Book Review: Price of Everything

The book is The Price of Everything: A Parable of Possibility and Prosperity by Russell Roberts. A very well written book with a storyline, set in Berkeley and Bay area. That alone gets stars from me. If you are exposed to economics or a practitioner you will be bored especially with the  parables trying to teach you. On the other hand, if you find it hard to explain to your friends and colleagues market economy, price discrimination and dynamic pricing this book will give you pithy stories to tell.

The book starts with what most people and media would call as price gouging. The scene is aftermath of a mild earthquake when there is a sudden spike in demand for flashlights, candles and baby formulas.  The story’s protagonist Ramon was shopping for flashlights. The local Home Depot was completely sold out but another retailer had supplies – at twice the regular price. Is this price gouging? How dare a retailer profit from an emergency and squeeze their customers when they most need the supplies?

This leads to a series of events, later on in the book the question is put back to the readers, “Would you rather shop at a store that charges the same price all the time and runs out of stock in emergencies or shop at a store that has differential pricing and does not run out of essentials when demand spikes?”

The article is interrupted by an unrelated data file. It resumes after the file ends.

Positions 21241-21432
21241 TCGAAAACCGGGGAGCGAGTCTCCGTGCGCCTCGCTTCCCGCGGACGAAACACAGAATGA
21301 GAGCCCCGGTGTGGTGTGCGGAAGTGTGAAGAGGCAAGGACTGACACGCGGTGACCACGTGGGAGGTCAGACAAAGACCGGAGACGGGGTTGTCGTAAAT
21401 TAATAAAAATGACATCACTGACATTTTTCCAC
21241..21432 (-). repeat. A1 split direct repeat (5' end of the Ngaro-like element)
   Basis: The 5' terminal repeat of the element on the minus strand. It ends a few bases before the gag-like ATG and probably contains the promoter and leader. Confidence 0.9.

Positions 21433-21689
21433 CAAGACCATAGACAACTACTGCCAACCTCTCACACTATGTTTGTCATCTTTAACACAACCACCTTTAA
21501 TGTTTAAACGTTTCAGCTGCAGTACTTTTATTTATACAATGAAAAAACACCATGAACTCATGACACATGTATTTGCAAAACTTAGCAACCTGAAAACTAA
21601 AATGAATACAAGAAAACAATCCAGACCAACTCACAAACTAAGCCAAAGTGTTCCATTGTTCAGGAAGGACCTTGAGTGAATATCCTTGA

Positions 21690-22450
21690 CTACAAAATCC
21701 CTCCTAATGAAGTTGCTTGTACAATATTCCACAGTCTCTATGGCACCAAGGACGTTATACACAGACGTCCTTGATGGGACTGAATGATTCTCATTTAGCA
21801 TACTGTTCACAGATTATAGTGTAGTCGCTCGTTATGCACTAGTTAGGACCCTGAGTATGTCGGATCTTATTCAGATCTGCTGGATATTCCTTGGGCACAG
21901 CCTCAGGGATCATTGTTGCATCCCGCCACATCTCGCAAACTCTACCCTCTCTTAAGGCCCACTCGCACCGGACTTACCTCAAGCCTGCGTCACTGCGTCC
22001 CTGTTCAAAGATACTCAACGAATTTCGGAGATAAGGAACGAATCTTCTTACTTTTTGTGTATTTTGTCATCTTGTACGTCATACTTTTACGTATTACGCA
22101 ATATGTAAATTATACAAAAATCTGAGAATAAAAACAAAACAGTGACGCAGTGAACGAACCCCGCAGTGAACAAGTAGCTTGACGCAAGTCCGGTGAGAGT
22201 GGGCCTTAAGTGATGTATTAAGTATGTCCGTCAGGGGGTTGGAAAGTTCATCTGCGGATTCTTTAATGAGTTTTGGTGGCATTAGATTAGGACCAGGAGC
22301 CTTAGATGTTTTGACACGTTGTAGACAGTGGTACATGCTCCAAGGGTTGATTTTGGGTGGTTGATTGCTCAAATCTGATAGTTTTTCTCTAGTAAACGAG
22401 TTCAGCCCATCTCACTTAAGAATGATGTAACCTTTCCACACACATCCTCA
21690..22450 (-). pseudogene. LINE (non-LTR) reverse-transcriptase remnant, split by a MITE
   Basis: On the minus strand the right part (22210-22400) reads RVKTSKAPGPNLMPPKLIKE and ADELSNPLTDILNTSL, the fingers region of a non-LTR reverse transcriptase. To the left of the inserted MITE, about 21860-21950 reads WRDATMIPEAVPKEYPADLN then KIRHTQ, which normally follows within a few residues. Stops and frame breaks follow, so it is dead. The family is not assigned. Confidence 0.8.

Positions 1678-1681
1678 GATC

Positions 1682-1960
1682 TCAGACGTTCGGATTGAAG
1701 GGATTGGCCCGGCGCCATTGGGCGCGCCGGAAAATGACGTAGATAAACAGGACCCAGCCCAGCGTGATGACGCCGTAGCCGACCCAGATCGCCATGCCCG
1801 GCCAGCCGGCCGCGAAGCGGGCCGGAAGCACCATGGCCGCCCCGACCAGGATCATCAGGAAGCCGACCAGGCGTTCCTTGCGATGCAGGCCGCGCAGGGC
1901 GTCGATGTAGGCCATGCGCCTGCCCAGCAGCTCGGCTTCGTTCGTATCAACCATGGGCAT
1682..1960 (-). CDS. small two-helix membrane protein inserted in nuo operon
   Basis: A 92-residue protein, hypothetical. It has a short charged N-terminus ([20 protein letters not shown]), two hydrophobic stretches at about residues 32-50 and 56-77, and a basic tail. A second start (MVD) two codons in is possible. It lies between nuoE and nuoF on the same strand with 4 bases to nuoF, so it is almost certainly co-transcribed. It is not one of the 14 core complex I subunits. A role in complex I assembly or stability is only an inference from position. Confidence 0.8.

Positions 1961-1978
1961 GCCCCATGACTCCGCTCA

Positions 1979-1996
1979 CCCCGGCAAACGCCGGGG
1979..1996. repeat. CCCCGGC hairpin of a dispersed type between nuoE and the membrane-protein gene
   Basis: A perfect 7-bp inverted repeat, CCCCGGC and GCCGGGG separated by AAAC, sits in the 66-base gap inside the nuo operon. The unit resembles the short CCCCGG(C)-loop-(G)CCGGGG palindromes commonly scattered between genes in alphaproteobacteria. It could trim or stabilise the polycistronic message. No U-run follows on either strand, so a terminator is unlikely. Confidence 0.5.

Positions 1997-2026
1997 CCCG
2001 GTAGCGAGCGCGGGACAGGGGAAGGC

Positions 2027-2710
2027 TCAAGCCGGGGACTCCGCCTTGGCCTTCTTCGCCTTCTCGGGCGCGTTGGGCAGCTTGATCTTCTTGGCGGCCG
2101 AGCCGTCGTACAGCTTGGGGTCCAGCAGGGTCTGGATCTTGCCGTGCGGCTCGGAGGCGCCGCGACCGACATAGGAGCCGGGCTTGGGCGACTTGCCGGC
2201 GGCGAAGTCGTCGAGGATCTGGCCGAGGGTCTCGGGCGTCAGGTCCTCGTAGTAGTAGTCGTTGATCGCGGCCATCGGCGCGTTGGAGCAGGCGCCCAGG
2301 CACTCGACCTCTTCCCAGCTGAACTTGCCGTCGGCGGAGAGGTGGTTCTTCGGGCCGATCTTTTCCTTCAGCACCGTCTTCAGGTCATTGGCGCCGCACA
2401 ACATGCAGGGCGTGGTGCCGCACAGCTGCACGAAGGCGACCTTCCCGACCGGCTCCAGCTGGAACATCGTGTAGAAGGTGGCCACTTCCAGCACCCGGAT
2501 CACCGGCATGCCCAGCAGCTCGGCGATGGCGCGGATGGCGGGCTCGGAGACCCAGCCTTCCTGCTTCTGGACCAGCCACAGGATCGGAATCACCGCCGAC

This I think is a great way of teaching (that is if you are a reader looking for learning from the book) – set up the problem, the context and also toss in  conventional wisdom (which not only not wisdom but down right wrong),  let the reader toy with the problem and enable them to form their version of solution before giving an alternative explanation.

The question that was not asked by the author is – If what Big Box did was price gouging, would it be okay if someone picked up all the flashlights from the Home Depot and sold them right outside Big Box for a price just below  twice the regular price Big Box was charging?

There is also the famous story of the pencil – how no one single person knows how to make a pencil.  The core principle is how price and price alone serves as all the information that is needed to orchestrate the complex and distributed ecosystem that has no central authority and no other channels of information. I liked the version described in the book Free to Choose: A Personal Statement by Milton Friedman and Rose Friedman.

Price is Everything does not ask or explain why some are willing to pay $4 per pencil when Target and Walmart sell a box of two dozen pencils for 25 cents. What is missing is that while price alone serves as the signal, it is not something decided purely by supply and demand equilibrium. A marketer has control over the price they charge and  improving customer willingness to pay.

The book also touches on several other economics topics like  game theoretic thinking and choosing a dominating strategy.

Overall I recommend this book, even if the concepts are  not new to you there is value in learning from Russell Roberts how to tell a good story and how to create teachable moments.